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HARP Materials

The HARP Team has developed and contributed to the following materials providing background on Medicaid, reentry, and related issues. Please check back frequently as we will continue to add briefs, reports, blogs, and other information from the HARP network.

NEW: Statement from HARP on the New Community Health Center Funding and Policy to Support Transitions in Care for Justice Involved Individuals (April 2024)

On April 10th, the federal Health Resources and Services Administration (HRSA) announced new funding for Community Health Centers (CHCs) to provide health care for people returning to their communities from incarceration. Alongside the new funding, HRSA released draft policy guidance for CHCs covering activities in this area, which is open for public comment. The new initiative will provide 51 CHCs with two years of resources, which can be used to improve transitions from correctional to community-based health care, including by providing chronic disease, mental health, and substance use disorder care to individuals before and after release.

NEW: Fact Sheet: Medicaid’s New Role in Advancing Reentry: Key Policy Changes (March 2024)

This 2-page fact sheet provides an overview of groundbreaking new reentry policies that are taking place nationally through statutory changes made by Congress and in individual states through Medicaid 1115 demonstration waivers.

Statement from HARP on the Medicaid and Criminal Justice Provisions of the Consolidated Appropriations Act of 2024 (March 2024)

On March 3rd, Congressional leaders released bipartisan, bicameral legislation, the Consolidated Appropriations Act of 2024, that contains multiple provisions related to Medicaid coverage for people who are incarcerated. The bill establishes, for the first time, a uniform national standard that Medicaid eligibility be suspended, not terminated, when people are incarcerated. The bill also provides states with needed resources and tools to meet this standard. Click here to read HARP’s statement in response to the bill and a short summary of the provisions in question.

For additional information: New Bipartisan Legislation Uses Changes to Medicaid Policy to Help Support Healthy Transitions Between Corrections and Community for the Commonwealth Fund’s To the Point Blog (March 2024)

Issue Brief: From Policy to Practice: Seizing the Moment to Transform Health and Reentry –
Convening Summary and Stakeholder Perspectives
(February 2024)

HARP hosted a convening in July 2023 to discuss implementation of new Medicaid policies covering services for people leaving incarceration.  The participants included representatives of state and local governments, probation and parole officials, public defenders, Medicaid managed care organizations, community-based service providers, state policy experts, reentry service leaders, and people with lived experience of incarceration. This brief summarizes the convening and provides 10 key implementation takeaways.

Issue Brief: Meeting the Moment: Opportunities to Improve Health and Safety by Changing Medicaid’s Role When People are Incarcerated (February 2024)

States and the federal government have begun making historic changes to the Medicaid program to support the health and well-being of individuals returning to the community from correctional facilities. This brief provides an overview of how and why these policies are changing, the opportunities the changes present to improve health and well-being, and an analysis of essential elements for their implementation.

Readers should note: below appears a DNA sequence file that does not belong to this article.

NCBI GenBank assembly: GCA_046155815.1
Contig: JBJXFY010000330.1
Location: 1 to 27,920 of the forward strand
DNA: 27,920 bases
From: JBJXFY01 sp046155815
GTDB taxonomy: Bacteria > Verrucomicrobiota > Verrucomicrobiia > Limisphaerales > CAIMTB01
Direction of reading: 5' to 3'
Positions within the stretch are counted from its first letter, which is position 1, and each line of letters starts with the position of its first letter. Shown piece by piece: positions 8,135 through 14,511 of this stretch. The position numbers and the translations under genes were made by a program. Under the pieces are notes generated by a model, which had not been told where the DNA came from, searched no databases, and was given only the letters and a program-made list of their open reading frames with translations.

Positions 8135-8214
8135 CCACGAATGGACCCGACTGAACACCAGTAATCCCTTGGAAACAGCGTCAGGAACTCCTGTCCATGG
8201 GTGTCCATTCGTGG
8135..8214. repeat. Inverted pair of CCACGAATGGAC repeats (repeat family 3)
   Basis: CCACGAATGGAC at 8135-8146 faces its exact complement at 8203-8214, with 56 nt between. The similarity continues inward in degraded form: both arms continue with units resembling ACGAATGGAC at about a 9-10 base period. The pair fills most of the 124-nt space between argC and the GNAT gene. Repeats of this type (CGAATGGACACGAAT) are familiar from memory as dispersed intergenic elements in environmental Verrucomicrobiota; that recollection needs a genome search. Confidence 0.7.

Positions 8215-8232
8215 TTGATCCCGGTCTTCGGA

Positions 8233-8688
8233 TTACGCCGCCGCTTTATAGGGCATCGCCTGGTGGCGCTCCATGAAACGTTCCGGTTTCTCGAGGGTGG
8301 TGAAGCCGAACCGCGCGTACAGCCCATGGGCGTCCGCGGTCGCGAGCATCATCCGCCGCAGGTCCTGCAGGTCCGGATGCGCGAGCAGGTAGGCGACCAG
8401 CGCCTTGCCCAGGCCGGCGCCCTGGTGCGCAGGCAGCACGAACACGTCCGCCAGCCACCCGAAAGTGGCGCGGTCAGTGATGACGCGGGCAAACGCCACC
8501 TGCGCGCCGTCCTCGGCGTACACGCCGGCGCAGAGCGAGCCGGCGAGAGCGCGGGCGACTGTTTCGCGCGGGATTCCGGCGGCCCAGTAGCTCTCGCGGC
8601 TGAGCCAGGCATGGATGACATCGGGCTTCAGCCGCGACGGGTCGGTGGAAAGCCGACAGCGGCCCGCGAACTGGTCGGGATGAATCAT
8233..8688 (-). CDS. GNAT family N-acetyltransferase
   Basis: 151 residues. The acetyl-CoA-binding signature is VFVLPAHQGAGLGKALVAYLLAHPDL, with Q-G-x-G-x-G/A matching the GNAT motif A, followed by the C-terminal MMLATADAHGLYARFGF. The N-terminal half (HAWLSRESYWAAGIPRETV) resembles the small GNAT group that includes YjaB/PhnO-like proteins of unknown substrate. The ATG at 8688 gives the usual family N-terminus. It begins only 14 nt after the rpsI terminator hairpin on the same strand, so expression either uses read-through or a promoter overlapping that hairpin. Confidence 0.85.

Issue Brief: Essential Connections: Community Health Centers’ Role in Facilitating Healthy Transitions Out of Incarceration (February 2024)

What role do community health centers (CHCs) play in providing care and services to people as they leave incarceration? How can they play a larger role in bridging the gaps between corrections and community health? This brief explores these questions and provides policy recommendations and best practices that states, correctional partners, and CHCs can build on, especially as Medicaid plays a larger role in covering services at reentry.

Set of Three New Reports Recommend First Approach to Medicaid Coverage of Services for Opioid Use Disorder in Prisons and Jails 

Viaduct Consulting LLC, led by HARP Executive Director Vikki Wachino, released a set of groundbreaking reports recommending approaches states and the federal government can use to expand access to quality, evidence-based treatment for opioid use disorder in prisons and jails by leveraging Medicaid coverage:

Recommendations for Medicaid Coverage of Opioid Use Disorder Services in Jails and Prisons (October 2023), recommends ways to advance quality, evidence-based services for opioid use disorder in state prisons and local jails by allowing Medicaid to cover those services. This report is the first to recommend specific services and standards that Medicaid could cover in a prison or jail setting and comes as groundbreaking new Medicaid policies to cover some services provided in prisons and jails are taking place. Find additional information on this report in a recent press release from HARP and recent blogs from The Pew Charitable Trusts and The Milbank Memorial Fund.

Recommendations for Medicaid Performance Measures for Opioid Use Disorder in Jails and Prisons (November 2023), recommends performance measures for states and the federal government to use assessing efforts to provide OUD services, including MOUD, to Medicaid beneficiaries in jails and prisons and reentering the community. Find additional information on this report in recent blogs by The Pew Charitable Trusts and The Milbank Memorial Fund.

Recommendations for Medicaid Payment Models for Opioid Use Disorder Services in Jails and Prisons (January 2024) recommends payment approaches that states and the federal government can use to advance Medicaid-covered OUD services in prisons and jails.  It also identifies operational considerations in implementing Medicaid-covered OUD services in prisons and jails. Find additional information on this report in recent blogs by The Pew Charitable Trusts and The Milbank Memorial Fund.

This short slide deck provides an overview of the case for MOUD during incarceration and the key findings from all three reports: Recommendations for Medicaid Coverage of OUD Services in Jails and Prisons Slide Deck

Issue Brief: Paving the Path to Healthier Reentry: How New Medicaid Policies Can Improve Mental Health and Substance Use Support as People Return to Communities (October 2023)

New policies that allow Medicaid to cover some services prior to people being released from prison or jail have the potential to improve the health and wellbeing of people with mental health and substance use conditions, who are overrepresented in the criminal justice system. This new brief describes these changes and the opportunities they create to improve care for people with mental health conditions and substance use disorder as they return to communities.

Fact Sheet: Medicaid’s New Role in Advancing Reentry: Key Policy Changes  (August 2023)